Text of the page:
This Keyword Part 2 Tutorial

In part 1, we learned that the this keyword contains a reference to the current object from 'inside' of the object. We can use this to invoke other overloaded constructors from within the code block of a constructor. There is one important rule to remember, the this statement used to invoke another constructor must be the first statement of the constructor's code block. In this tutorial I want to make my unitOfMeasurement instance variable default to "inches". I will use this to do just that.

There is one more rule that is a little more advanced to explain at this point. You won't need to understand the purpose of the super keyword just yet, but a constructor can only have a call either to the super(); statement or the this(); statement; both cannot be called within the same code block.

Open the command prompt (CMD - see the Getting Started ) and type in the following commands.

C:\Windows\System32>cd \
C:\>md Java
C:\>cd Java
C:\Java>md ThisKeywordTwo
C:\Java>cd ThisKeywordTwo

Copy and Paste, or type the following code into Notepad and be sure to save the file when you are done.

class ThisKeywordTwo {
    public static void main(String args[]) {
        Box b = new Box(); 
        System.out.println("The volume of box b is: " + b.calculateVolume() + " cubic " + b.getUnitOfMeasurement());

        Box c = new Box(4, 8, 3);
        System.out.println("The volume of box c is: " + c.calculateVolume() + " cubic " + c.getUnitOfMeasurement());

        Box d = new Box(18, 15, 21, "centimeters");
        System.out.println("The volume of box d is: " + d.calculateVolume() + " cubic " + d.getUnitOfMeasurement());

class Box {
    private int length = 0; 
    private int height = 0; 
    private int width = 0;
    private String unitOfMeasurement; 

    // Default constructor - Don't forget to always include this.
    Box() {
        //super();  remove this
        this(0, 0, 0, "inches");

    // First Constructor created
    Box(int length, int height, int width) {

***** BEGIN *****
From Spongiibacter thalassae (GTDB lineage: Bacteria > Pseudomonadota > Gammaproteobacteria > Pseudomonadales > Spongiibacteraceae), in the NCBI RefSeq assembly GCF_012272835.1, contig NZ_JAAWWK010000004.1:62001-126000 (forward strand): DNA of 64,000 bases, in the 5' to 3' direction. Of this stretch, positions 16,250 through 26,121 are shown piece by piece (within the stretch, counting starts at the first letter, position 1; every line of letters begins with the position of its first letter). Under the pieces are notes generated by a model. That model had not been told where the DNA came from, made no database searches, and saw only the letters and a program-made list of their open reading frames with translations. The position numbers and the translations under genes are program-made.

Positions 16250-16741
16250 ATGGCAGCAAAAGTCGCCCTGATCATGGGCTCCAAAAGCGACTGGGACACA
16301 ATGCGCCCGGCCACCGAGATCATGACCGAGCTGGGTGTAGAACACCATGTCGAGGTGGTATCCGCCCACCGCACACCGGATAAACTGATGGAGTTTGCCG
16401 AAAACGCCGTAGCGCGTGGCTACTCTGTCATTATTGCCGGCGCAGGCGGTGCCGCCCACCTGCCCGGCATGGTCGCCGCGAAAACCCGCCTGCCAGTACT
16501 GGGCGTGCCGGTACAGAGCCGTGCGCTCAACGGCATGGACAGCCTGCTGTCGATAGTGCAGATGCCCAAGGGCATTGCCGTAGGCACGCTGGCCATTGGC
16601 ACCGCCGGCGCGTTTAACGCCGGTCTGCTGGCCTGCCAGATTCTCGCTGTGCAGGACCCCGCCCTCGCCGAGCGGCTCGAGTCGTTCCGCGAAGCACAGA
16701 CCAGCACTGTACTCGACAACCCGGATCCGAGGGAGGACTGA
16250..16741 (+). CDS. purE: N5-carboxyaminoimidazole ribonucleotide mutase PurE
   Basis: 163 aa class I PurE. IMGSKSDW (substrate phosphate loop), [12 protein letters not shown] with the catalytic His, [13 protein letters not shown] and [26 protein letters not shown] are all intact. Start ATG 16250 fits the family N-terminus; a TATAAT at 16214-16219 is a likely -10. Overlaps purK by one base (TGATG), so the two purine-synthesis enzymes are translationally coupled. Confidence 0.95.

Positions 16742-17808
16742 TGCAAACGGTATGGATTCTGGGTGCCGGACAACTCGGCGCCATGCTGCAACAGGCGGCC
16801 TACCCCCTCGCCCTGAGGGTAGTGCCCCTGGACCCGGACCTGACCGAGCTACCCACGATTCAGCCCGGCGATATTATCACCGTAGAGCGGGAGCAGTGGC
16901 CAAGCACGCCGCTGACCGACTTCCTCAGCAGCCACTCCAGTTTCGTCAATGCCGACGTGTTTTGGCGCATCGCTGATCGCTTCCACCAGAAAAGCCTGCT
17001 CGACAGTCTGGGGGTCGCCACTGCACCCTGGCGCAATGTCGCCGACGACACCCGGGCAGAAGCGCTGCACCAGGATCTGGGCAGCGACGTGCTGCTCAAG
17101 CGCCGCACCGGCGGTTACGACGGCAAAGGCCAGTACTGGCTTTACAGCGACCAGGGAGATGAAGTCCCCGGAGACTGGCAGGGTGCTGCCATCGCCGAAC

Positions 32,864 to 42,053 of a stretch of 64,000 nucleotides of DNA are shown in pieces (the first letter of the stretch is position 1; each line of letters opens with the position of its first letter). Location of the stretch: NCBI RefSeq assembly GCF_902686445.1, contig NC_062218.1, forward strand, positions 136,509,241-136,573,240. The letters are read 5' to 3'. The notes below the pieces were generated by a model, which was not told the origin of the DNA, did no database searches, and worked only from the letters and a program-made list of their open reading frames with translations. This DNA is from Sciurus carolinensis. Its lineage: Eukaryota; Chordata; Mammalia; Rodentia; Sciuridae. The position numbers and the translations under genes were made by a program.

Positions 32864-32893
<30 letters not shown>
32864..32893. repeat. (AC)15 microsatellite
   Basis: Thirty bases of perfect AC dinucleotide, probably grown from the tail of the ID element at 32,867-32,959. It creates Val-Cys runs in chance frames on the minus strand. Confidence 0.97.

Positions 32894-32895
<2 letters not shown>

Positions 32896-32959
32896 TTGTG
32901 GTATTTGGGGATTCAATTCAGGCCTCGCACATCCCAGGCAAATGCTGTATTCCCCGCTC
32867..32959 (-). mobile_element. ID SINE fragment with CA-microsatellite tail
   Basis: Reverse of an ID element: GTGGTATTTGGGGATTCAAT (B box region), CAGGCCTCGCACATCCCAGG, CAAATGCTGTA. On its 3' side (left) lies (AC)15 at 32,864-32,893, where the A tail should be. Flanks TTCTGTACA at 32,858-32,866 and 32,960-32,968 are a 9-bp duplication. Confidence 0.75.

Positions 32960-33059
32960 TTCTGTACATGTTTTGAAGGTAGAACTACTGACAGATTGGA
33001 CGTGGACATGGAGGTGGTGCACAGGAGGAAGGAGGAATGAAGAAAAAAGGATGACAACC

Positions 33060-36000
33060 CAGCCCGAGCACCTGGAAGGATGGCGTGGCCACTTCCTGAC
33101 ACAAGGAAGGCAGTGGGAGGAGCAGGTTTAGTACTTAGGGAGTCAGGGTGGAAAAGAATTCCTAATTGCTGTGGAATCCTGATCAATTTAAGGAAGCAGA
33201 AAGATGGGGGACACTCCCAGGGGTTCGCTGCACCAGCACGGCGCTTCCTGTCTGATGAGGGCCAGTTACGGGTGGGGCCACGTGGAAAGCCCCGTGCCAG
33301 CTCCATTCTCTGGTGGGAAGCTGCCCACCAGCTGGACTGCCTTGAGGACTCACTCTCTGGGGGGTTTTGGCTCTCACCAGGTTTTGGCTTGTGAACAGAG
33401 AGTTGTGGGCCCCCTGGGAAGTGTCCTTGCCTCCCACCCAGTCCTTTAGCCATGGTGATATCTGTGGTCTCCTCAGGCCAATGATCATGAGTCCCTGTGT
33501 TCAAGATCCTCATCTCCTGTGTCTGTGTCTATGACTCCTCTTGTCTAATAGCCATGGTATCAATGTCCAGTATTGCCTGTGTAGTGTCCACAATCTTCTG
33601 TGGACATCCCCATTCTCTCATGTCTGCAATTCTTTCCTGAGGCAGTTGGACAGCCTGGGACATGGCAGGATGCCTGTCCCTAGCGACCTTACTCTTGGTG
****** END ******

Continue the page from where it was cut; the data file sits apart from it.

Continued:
this(length, height, width, "inches");
        //this.length = length; remove these now
        //this.height = height; remove these now
        //this.width = width; remove these now
    // New Constructor
    Box(int length, int height, int width, String unitOfMeasurement ) {
        this.length = length;
        this.height = height;
        this.width = width;
        this.unitOfMeasurement = unitOfMeasurement;

    void setLength (int length) {
        this.length = length;
    int getLength () {
        return length;

    void setHeight (int height) {
        this.height = height;
    int getHeight () {
        return height;

    void setWidth (int width) {
        this.width = width;
    int getWidth () {
        return width;

    void setUnitOfMeasurement (String unitOfMeasurement) {
        this.unitOfMeasurement = unitOfMeasurement;
    String getUnitOfMeasurement () {
        return unitOfMeasurement;

    // create a method to get the volume of the box
    int calculateVolume() {
       return (length * height * width);	

Now switch back to the command prompt (CMD) and type in javac and press Enter.
Now type in java ThisKeywordTwo and press Enter.

C:\Java\ThisKeywordTwo>java ThisKeywordTwo
The volume of box b is: 100 cubic inches

The volume of box c is: 96 cubic inches

The volume of box d is: 5670 cubic centimeters

Final thoughts

The ability to overload constructors provides a really cool tool to ensure that your code will always have scalability while at the same time supporting previous versions. Using this to invoke new constructors provides a smooth way to add new members and functionality to your classes.